I was recently reading “Masterpieces of Eloquence,” which includes a speech delivered by the fourth Earl of Chesterfield to the House of Lords in Feb., 1743. “The bill now under our consideration appears to me to deserve a much closer regard than seems to have been paid to it in the other House, through which it was hurried with the utmost precipitation, and where it passed almost without the formality of a debate. Nor can I think that earnestness with which some lords seem inclined to press it forward here consistent with the importance of the consequences which may with great reason be expected from it.” He goes on to say, “surely it never before was conceived, by any man entrusted with the administration of public affairs, to raise taxes by the destruction of the people.”
I find this quote applies exactly, mutatis mutandis, to the present situation. The effects of these toxic chemicals are far more devastating to my mind than the effects of gin. The science panel assembled by Michael is more credible than the assurances of the industrial authority expert. In fact, the emissions from the plant are so close to the permit threshold that they could easily exceed that threshhold on occasion. Would the IA expert then continue to hold the position that there is “No health hazard to the public?” I don’t think anyone who favors the proposal is aware of the enormity that could result if the plant goes into operation. They have left the public health out of their equation. They have just enough science, they think, to push the deal through over the objections of an easily deceived public.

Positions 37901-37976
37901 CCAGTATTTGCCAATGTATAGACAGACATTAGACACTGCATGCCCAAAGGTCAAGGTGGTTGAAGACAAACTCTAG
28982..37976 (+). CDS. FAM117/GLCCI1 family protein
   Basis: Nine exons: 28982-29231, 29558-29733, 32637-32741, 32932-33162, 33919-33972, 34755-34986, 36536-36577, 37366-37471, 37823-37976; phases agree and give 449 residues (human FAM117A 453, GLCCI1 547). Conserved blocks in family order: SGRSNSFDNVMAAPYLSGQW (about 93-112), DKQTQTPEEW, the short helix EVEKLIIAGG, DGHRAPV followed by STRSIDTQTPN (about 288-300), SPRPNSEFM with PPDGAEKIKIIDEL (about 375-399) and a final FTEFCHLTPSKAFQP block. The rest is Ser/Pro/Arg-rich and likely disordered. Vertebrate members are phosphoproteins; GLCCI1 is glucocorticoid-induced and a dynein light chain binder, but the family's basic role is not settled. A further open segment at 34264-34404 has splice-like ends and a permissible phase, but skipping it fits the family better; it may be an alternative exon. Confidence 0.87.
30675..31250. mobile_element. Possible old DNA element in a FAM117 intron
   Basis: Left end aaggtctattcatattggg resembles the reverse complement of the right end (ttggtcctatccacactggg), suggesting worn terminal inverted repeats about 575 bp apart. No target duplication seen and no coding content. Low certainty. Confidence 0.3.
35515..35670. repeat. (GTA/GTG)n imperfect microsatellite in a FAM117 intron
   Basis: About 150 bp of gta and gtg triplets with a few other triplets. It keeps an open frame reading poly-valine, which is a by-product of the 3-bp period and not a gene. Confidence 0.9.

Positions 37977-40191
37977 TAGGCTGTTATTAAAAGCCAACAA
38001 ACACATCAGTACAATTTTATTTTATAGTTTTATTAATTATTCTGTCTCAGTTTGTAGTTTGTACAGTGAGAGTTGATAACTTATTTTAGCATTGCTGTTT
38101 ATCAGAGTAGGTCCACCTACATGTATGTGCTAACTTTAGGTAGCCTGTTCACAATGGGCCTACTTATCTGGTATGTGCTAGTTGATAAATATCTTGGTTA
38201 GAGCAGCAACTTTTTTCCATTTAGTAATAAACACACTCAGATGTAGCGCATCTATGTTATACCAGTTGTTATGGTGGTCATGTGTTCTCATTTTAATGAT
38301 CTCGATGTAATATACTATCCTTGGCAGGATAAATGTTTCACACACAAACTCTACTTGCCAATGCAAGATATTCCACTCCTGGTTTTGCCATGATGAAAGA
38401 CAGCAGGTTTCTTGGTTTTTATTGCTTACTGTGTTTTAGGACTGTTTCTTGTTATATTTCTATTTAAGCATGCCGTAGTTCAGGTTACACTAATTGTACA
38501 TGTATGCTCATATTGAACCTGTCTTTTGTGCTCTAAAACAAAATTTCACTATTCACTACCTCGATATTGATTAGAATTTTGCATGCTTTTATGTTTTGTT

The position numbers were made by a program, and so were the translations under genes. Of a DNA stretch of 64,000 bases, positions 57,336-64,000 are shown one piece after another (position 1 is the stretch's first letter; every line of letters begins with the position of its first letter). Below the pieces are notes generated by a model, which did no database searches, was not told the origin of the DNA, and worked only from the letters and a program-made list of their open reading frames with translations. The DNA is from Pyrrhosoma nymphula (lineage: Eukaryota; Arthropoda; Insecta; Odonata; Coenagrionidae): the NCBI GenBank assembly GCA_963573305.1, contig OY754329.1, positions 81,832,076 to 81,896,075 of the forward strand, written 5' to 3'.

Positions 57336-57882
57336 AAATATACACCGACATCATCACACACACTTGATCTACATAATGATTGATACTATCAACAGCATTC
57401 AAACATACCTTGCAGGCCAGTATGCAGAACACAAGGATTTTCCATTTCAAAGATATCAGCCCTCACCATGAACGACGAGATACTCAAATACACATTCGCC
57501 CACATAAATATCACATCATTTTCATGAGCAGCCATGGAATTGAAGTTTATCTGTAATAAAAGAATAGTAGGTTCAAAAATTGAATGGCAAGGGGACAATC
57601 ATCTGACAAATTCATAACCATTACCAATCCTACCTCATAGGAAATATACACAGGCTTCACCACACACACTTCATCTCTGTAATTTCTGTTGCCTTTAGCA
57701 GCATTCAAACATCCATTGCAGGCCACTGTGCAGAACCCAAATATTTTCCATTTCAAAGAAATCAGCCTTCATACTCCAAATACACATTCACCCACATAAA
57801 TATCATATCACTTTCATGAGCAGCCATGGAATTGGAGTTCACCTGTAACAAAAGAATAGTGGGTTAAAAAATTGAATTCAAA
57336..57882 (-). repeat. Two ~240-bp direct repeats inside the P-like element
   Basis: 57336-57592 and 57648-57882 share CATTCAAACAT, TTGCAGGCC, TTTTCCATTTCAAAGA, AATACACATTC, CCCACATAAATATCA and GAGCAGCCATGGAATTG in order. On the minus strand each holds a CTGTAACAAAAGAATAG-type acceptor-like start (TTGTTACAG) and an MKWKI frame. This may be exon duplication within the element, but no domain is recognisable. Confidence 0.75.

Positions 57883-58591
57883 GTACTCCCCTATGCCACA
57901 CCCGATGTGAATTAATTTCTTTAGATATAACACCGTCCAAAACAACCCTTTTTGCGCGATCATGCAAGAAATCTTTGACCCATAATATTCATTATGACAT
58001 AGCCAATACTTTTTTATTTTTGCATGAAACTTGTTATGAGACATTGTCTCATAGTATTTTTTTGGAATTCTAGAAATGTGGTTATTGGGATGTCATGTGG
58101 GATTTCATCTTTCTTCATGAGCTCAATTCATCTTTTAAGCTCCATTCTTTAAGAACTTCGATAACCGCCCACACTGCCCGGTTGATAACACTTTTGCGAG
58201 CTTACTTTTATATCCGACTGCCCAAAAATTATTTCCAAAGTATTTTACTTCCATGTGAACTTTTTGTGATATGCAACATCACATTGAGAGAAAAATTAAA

This LTE appeared in the VDT 18 Jan 2011. -jsq